In our first installment of this series, When Good Data Goes Bad we talked about how data deterioration can harm donor relationships, causing donors to lose trust and loyalty. In 5 Essential Steps to Building a Data-Driven Fundraising Program we discussed creating a data-driven culture at your organization, and we outlined what goes into establishing a good system and processes so your campaigns are driven by facts and not just by feelings. Today we’re going to talk more specifically about the kinds of issues that can crop up and multiply as your database grows, the problems they cause, and how those issues can be managed.
As we covered previously, “bad” data includes that which is outdated, duplicated, misspelled, factually inaccurate, missing important information, or otherwise incorrect or superfluous. According to experts, data deteriorates at a rate of around 2% a month—up to 30% per year. This translates to missed opportunities across the board. When you don’t have the right information about your donors, you can’t segment them properly and target communications and event invites according to their interests and affiliations.
When you use invalid contact information not only does your message miss its intended target, but in the case of email campaigns, it can mean you end up on email blacklists, further curtailing your ability to communicate with your constituents. Inaccurate data wastes valuable time and resources and not only that, it pollutes your analysis—you can’t extract valid results from invalid data.
Additionally, when data deteriorates, productivity takes a hit. Time spent correcting errors, sending to inactive contacts or the wrong target, or just finding information can add up to dollars your organization might have found better use for. Some experts use the 1/10/100 formula to estimate how much bad data costs an organization: $1 to enter the record, $10 to correct it, and $100 if it’s left uncorrected.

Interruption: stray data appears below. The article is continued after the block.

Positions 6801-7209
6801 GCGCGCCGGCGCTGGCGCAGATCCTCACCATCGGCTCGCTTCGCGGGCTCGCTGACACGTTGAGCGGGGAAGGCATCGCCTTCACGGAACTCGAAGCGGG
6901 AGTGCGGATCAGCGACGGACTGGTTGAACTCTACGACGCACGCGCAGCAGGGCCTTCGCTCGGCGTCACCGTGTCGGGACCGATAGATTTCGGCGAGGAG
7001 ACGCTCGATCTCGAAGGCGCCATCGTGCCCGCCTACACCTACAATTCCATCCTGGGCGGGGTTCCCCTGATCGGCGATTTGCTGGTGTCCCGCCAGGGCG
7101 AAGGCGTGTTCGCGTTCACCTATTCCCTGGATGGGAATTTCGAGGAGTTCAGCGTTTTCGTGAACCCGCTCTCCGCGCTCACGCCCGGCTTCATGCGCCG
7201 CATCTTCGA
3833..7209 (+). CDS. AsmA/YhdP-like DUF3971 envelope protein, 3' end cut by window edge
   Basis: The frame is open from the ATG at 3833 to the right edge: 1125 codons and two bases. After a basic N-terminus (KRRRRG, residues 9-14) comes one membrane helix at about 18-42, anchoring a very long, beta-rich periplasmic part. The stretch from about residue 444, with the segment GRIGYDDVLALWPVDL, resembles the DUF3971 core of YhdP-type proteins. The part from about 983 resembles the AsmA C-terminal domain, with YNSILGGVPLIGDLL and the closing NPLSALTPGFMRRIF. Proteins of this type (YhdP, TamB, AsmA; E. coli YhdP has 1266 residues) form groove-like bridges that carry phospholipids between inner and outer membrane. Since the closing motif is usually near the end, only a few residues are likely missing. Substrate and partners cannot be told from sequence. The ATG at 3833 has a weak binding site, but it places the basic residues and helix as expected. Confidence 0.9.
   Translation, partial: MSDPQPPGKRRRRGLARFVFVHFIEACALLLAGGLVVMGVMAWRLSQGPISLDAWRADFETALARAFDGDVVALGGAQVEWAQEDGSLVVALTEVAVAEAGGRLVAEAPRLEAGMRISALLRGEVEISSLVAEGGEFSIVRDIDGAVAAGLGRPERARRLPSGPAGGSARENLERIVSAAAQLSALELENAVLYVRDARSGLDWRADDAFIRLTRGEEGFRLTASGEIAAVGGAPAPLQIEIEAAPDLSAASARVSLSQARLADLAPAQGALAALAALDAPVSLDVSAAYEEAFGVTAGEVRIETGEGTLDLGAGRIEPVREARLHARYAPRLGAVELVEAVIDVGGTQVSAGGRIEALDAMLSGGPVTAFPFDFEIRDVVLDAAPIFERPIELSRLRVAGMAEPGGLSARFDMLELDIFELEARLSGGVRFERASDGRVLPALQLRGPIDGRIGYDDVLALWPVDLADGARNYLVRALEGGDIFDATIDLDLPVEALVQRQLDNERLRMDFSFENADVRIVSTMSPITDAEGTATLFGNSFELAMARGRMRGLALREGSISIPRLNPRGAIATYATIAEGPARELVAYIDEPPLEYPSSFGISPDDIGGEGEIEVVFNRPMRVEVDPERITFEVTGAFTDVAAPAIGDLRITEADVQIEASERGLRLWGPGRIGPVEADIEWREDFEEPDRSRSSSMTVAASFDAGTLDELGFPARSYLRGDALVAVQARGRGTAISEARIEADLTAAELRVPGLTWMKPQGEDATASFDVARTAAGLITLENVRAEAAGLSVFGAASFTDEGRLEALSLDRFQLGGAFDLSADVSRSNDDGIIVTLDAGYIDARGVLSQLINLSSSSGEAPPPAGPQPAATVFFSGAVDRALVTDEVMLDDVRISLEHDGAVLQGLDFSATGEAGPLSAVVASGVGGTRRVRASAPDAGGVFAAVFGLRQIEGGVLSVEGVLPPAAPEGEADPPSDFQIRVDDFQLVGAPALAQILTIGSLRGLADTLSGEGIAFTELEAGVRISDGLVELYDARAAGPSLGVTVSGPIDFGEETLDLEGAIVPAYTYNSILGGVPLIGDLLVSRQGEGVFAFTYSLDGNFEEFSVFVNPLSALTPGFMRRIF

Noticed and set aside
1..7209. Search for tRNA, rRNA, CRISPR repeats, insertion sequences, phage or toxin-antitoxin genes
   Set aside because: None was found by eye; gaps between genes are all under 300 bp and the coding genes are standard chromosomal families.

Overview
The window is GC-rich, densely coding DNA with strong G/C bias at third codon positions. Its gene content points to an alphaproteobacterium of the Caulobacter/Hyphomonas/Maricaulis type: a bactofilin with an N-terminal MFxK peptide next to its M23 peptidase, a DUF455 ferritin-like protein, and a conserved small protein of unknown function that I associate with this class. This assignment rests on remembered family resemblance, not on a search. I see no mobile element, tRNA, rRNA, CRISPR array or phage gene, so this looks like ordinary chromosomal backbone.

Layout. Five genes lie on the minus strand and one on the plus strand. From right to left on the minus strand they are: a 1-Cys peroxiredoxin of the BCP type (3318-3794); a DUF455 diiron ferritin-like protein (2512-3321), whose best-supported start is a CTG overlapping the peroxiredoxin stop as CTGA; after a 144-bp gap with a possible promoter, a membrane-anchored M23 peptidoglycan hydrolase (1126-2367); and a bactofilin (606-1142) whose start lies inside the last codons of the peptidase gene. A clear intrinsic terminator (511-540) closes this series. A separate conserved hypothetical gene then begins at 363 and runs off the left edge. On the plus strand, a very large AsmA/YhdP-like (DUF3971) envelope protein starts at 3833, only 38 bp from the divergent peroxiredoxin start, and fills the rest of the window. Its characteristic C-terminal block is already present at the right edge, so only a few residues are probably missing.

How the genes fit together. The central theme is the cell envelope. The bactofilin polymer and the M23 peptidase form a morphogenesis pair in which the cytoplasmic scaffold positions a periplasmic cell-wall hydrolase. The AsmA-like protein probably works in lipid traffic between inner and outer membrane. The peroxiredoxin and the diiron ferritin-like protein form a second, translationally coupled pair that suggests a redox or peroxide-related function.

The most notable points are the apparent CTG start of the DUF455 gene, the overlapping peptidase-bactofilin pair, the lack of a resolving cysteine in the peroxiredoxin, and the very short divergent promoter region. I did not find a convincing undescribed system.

The bigger your database, the bigger the impact on your bottom line. And while maintaining data quality is certainly an expense, the problems arising from bad data will cost significantly more in the long run.
Here a few of the symptoms of data deterioration and how they create problems in your campaigns:
The average US citizen changes jobs at least a dozen times over their lifetime. Depending on the industry, people may change jobs as often as once every two years. This can result not only in incorrect employment information but outdated email addresses, mailing addresses, and more, all of which not only waste valuable time and money, but skew your engagement analytics. What percentage of your list actually ignored your email and what percentage never saw it at all because they don’t use that address anymore? Outdated data can’t help but lead you in the wrong direction.
Typos, alternate spellings, and even changed email addresses can result in duplicate records for the same contact. Duplicate records mean you can spend twice as much of your budget communicating with the same person. It’s one of the most insidious ways that data deteriorates, and one of the most costly, so a robust duplicate-checking feature within your data management system is a must.
Missing information also translates to missed opportunities. Incomplete records mean you may not have the information you need to target a person who you’d otherwise reach via segmentation. For example, lack of correct address and affiliation data can mean you miss inviting a donor to an important fundraising event in their city. As a result, not only do you miss out on a potential donation, you’ve dropped the ball on a chance to reconnect with that donor and remind them of the work you’re doing.
As we discussed above, inactive and invalid contacts can result in wasted time and money as well as inaccurate analytics. These alone are good reasons to cull them from your data as often as possible. But using too many of them, especially “junk” contacts (e.g., “email@example.com” or “firstname.lastname@example.org”), can affect your rating as a sender, meaning your mailings are filtered into Spam automatically.
Your organization’s fundraising success relies on knowing as much as possible about your donors, so make sure your database is as clean as possible, starting with data entry. Establish data entry standards for problematic elements such as multiple formats for country abbreviations (US? U.S.A.? USA?), cities (Ft. Worth or Fort Worth?), and anything else where a slight difference can create a duplicate record or prevent you from accurately targeting donors for communications.
Luckily, a good data management system can mean that your ROI on email and postal campaigns goes up by ensuring that your database is as free as possible of duplicates, invalid or outdated information, and all the other issues that can plague your data as your organization grows.
If you’re operating on faulty data, chances are you’re making less-than-optimal decisions. Do your organization a favor and keep your data clean.